Director Jon S. Baird
Screenplay Jeff Pope
Starring Steve Coogan, John C. Reilly, Nina Arianda, Shirley Henderson, Danny Huston, Rufus Jones
Stan & Ollie is the story of Laurel & Hardy, but not so much about their whole incredible career. It catches these characters in the twilight. The light that remains is enough to illuminate how special they were, even while knowing it was not going to last.
This story starts with the duo on top of the world during the recording of Way Out West. They’re on top of the world, but there is a fissure that forms in the edifice of their bond. Fast forward 16 years later and they’re landing in the U.K. for a tour on their way to hopefully getting one last shot at the big screen. They embark on what seems to be a small tour at first, until it becomes clear that the two still have something of a special connection which starts to bring bigger crowds and bigger venues.
There are no intense outbursts in Stan & Ollie. The two entertainers are old friends, with too much water under the bridge to think it won’t withstand the withering of their career. Their routine is still exceptional. They have everything down to the most subtle gestures for even the most inane daily activity. As often as they have done these gimmicks, it never comes across as gimmicky. Nealy everyone who sees them appreciates their gentle buffoonery for what it is: art
The lack of intensity is not indicative of the underlying emotion between the two. They have problems with money, addiction and health. This is not your typical Vegas years biopic. The habits have been kicked for the most part, as is shown when we get to meet the wives.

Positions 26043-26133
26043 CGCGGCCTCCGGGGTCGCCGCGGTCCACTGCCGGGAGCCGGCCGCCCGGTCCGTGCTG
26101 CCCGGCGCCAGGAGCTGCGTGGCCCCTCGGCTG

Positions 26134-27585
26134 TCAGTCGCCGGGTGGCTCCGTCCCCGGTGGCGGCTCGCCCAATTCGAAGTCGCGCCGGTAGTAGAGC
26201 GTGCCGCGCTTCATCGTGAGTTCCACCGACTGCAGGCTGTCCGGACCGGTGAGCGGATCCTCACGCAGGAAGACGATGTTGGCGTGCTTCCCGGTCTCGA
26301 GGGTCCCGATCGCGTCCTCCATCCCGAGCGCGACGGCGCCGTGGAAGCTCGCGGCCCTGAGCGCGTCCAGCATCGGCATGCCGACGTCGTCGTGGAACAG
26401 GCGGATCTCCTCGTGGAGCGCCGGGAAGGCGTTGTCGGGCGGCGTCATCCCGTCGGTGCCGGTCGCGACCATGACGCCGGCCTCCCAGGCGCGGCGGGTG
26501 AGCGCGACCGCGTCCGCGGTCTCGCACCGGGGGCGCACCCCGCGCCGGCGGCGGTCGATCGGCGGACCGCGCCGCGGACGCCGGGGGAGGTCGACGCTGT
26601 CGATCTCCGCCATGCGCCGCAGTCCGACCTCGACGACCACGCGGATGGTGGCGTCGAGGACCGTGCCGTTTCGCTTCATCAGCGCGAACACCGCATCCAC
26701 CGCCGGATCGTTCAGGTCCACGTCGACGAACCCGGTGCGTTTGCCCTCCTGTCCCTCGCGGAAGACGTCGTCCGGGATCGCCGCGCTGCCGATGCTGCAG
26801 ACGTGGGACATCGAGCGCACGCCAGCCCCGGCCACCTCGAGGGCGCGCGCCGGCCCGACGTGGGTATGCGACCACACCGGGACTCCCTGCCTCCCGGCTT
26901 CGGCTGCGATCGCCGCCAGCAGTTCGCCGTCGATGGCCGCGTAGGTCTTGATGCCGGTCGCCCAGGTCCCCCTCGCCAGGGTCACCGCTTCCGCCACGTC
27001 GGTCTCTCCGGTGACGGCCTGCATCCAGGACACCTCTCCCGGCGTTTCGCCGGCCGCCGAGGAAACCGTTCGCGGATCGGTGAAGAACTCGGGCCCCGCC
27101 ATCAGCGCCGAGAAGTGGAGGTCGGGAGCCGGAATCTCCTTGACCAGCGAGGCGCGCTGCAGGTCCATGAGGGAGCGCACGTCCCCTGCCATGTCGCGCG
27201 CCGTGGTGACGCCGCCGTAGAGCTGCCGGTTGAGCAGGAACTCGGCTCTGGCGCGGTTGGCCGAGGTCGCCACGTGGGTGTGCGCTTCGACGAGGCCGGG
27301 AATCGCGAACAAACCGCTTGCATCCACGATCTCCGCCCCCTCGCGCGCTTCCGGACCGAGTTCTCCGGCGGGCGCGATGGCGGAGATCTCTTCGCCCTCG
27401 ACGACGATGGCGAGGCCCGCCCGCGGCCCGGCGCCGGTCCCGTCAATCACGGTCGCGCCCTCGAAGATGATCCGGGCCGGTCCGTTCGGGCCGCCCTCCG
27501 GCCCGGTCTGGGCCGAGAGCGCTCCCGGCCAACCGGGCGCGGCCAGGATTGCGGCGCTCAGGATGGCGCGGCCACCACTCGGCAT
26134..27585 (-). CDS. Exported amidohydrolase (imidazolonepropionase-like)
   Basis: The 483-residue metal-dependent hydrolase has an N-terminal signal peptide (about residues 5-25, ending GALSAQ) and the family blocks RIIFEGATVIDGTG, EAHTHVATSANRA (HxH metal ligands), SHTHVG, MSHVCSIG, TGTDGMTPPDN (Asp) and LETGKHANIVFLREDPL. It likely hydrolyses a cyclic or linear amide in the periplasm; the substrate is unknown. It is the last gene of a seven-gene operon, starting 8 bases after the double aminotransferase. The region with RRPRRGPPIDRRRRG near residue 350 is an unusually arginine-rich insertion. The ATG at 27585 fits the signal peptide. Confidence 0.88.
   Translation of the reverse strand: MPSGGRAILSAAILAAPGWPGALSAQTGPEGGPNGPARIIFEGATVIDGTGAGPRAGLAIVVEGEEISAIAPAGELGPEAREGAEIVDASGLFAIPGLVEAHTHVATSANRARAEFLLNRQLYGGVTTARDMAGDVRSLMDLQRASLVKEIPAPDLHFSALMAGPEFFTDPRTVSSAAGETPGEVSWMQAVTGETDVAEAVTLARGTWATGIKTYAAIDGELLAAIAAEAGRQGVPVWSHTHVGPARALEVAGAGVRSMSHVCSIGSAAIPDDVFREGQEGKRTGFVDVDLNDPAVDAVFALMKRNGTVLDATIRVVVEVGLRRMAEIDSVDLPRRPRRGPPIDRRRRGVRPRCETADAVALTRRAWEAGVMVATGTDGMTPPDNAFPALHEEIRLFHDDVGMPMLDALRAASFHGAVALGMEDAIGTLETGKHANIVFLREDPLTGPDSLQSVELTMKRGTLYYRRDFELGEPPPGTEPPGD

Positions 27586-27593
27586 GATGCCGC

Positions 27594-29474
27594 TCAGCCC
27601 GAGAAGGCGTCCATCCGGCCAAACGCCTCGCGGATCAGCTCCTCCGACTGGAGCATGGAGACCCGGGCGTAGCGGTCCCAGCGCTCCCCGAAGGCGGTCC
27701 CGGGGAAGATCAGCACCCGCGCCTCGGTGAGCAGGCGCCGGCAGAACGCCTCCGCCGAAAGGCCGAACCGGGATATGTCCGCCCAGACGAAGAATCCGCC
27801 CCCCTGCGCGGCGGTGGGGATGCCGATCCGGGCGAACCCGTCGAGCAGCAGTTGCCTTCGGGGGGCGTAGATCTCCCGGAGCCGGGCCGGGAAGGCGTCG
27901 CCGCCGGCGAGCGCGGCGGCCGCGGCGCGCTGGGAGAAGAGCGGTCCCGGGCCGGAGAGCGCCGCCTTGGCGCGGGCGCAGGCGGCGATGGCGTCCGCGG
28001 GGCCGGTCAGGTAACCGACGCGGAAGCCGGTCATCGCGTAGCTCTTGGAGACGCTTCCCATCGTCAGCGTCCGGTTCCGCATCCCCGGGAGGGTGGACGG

Henderson and Arianda are a magical combination as well. Each representing the interests of their husbands, yet being unique individuals as well. There is some amazing work done in writing and acting.
Some of the best moments comedy wise involve Ida. Her brusque demeanor is refreshingly honest and biting.
Reilly is in great form. The makeup looks for like rubber than actual skin. He captures the mannerisms and the silent fear of one who knows he’s running out of time. The gentle rapport with Henderson and Coogan as the two loves of his life show a man who’s lived with more appreciation for his success, even if he has little materially to show for it.
Coogan has never been better. His subtle Laurel is as nuanced as the actor ever appeared to be in life. His lugubrious countenance hides an intelligence that is the driving force behind everything. He doesn’t have the ego to match his talent. He just loves his partners, Hardy and Ida. Every move he makes is in efforts to keep them happy and together with him.
There is very little to criticize in this film. It’s purpose is to give us a close up view of the duo at a crucial time so that we could get an understanding of what it is that made their relationship seem so magical. The film is a joy, ultimately, even if we know its a last right and their blaze of glory is more of a subtle dance routine in a small theater in Ireland.
(****1/2 out of *****)